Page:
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another vote for the DI, but that mixer only has 2 xlr equipped inputs. If you are running vocal mikes in those channels you won't have a channel to plug the DI into.
 

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Hi my bass player is in between owning a bass amp and we were thinking of plugging him into the PA system directly while he shops for the right bass amp.

Can this be done direct in, without a di box? I’ll list the mixer and speakers below. What problems could we run into? Would he have to plug into certain channel? Any settings we should consist or avoid?

Mixer: behringer xenyx 802
Speaker: mackie sa1521

Thanks in advance if anybody has any sort of information to help me :)
DI Box is a must (assuming a typical Hi Z bass; Lo Z is rare and unlikely). Lots of people do this all the time. Ideally a preamp/DI box so he has some tonal control/options. Chances are he (or someone in the band) has some pedal with a DI out already. The DI needs to plug in to one of tha channels with an XLR input and a mic preamp; other settings are a matter of taste and goals. The one thing I will recommend is since, unlike a mic, there is little risk of feedback or bleed, crank the mic gain and drop the channel fader (opposite of vocal mic pretty much where you want to minimize mic gain to prevent those things). The speaker you listed is a Front of House or main; he's gonna need a monitor to hear himself (unless he stands out front, which is an option if he does not also sing at all).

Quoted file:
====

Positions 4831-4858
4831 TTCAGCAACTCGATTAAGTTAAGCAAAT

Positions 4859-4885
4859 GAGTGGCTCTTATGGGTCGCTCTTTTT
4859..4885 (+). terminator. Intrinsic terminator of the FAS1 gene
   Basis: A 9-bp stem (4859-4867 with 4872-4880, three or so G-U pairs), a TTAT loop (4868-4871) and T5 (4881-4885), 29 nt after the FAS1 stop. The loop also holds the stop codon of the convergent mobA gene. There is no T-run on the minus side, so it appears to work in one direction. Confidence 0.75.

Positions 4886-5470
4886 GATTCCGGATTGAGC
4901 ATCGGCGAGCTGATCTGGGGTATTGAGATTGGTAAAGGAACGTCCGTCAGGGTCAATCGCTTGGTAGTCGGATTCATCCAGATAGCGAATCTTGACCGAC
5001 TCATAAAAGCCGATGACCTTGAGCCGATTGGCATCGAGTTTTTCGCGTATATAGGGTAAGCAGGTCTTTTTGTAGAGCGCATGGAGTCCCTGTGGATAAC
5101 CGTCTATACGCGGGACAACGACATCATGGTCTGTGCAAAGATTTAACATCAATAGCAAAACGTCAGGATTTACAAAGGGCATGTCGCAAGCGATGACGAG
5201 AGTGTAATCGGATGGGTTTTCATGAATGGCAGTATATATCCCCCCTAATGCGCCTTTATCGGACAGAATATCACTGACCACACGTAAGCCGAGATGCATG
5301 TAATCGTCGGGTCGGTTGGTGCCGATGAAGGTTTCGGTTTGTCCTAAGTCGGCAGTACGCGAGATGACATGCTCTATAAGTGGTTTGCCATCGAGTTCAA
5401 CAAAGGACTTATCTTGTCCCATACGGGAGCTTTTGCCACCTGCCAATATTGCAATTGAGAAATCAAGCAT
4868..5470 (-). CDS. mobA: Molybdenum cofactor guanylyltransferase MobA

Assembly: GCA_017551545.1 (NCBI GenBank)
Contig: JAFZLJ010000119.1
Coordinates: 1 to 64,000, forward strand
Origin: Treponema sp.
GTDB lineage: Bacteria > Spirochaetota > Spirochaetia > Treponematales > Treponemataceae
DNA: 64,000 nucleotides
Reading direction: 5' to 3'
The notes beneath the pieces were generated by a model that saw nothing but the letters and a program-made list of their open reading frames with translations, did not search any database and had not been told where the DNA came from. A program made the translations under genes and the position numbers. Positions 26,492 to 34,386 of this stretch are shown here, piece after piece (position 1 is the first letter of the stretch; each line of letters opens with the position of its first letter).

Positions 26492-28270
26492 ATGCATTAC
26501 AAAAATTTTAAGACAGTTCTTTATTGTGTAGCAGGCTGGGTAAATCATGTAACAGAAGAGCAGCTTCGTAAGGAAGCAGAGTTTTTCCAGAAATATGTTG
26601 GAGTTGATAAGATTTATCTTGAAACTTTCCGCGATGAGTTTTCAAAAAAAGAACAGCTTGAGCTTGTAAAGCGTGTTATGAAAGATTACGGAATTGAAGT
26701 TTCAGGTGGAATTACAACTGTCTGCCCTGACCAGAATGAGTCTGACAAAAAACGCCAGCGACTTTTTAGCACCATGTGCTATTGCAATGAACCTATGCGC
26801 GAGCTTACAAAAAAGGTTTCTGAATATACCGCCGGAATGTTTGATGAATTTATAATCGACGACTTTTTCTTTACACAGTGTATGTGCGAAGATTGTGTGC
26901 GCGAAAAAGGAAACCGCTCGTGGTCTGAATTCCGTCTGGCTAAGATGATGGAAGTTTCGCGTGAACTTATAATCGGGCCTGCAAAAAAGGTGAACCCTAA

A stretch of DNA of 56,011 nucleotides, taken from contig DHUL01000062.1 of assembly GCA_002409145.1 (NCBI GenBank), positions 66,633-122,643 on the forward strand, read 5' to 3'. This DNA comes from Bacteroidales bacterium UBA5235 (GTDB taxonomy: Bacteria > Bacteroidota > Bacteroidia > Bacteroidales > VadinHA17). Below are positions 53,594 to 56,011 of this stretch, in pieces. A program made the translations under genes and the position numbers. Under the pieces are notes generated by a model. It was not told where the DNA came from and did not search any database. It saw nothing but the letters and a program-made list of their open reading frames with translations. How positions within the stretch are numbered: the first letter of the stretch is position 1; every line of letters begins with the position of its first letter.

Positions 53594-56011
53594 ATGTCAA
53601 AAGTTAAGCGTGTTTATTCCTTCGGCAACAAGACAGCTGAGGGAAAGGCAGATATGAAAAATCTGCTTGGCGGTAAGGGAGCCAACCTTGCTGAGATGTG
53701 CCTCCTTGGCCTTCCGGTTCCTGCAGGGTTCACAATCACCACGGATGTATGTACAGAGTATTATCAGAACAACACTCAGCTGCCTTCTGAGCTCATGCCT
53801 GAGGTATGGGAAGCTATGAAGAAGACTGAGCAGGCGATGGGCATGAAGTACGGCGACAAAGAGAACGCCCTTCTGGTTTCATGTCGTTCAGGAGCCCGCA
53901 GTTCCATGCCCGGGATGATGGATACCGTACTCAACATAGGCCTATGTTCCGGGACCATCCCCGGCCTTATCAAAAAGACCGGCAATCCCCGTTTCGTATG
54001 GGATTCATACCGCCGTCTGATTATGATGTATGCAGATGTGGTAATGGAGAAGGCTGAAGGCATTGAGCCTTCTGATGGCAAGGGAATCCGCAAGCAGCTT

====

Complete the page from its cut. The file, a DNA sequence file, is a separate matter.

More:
That said that mixer only has 2 mic inputs - are those already used (vocals etc)? If so a DI box won't help you; you need an actual mic preamp (with built in DI; anything modern will have that) and then plug the output of that into one of the line in channels (3 and up).

Personally I don't recommend it, but a lot of people like it. Better for clean/funcky than dirty riffage. Considering most gigs at a venue (not a DIY sound situation) will do this anyway (your bass amp becomes a glorified monitor) it's not too different or weird (really surprised at the folks saying no go get an amp - guitards ;P); frankly I think it's better to hear what you actually sound like than be fooled into thinking the tone out of your amp is what the audience is hearing.